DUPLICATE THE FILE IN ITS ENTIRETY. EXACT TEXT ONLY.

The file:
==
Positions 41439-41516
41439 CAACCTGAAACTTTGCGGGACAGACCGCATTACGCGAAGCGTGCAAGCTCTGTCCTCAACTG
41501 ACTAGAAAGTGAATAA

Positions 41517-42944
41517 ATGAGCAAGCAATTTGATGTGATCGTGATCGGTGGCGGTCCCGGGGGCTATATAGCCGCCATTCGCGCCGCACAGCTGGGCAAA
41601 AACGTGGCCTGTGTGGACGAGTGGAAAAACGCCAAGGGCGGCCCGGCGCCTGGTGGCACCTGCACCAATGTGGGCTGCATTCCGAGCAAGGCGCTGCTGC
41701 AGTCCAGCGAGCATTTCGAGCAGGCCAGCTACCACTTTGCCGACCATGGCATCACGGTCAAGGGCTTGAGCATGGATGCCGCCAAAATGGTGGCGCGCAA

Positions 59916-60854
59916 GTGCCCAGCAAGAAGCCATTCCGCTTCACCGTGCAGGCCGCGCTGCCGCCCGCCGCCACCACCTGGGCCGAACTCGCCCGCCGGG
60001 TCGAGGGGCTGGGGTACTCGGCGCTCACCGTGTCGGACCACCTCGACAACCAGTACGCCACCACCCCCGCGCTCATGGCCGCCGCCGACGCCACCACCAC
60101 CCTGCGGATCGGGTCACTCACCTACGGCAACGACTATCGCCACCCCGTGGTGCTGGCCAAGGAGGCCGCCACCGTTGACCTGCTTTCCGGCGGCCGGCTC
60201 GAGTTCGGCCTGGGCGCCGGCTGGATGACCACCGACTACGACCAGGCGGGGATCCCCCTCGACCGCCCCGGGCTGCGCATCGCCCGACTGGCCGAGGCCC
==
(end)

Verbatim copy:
Positions 41439-41516
41439 CAACCTGAAACTTTGCGGGACAGACCGCATTACGCGAAGCGTGCAAGCTCTGTCCTCAACTG
41501 ACTAGAAAGTGAATAA

Positions 41517-42944
41517 ATGAGCAAGCAATTTGATGTGATCGTGATCGGTGGCGGTCCCGGGGGCTATATAGCCGCCATTCGCGCCGCACAGCTGGGCAAA
41601 AACGTGGCCTGTGTGGACGAGTGGAAAAACGCCAAGGGCGGCCCGGCGCCTGGTGGCACCTGCACCAATGTGGGCTGCATTCCGAGCAAGGCGCTGCTGC
41701 AGTCCAGCGAGCATTTCGAGCAGGCCAGCTACCACTTTGCCGACCATGGCATCACGGTCAAGGGCTTGAGCATGGATGCCGCCAAAATGGTGGCGCGCAA

Positions 59916-60854
59916 GTGCCCAGCAAGAAGCCATTCCGCTTCACCGTGCAGGCCGCGCTGCCGCCCGCCGCCACCACCTGGGCCGAACTCGCCCGCCGGG
60001 TCGAGGGGCTGGGGTACTCGGCGCTCACCGTGTCGGACCACCTCGACAACCAGTACGCCACCACCCCCGCGCTCATGGCCGCCGCCGACGCCACCACCAC
60101 CCTGCGGATCGGGTCACTCACCTACGGCAACGACTATCGCCACCCCGTGGTGCTGGCCAAGGAGGCCGCCACCGTTGACCTGCTTTCCGGCGGCCGGCTC
60201 GAGTTCGGCCTGGGCGCCGGCTGGATGACCACCGACTACGACCAGGCGGGGATCCCCCTCGACCGCCCCGGGCTGCGCATCGCCCGACTGGCCGAGGCCC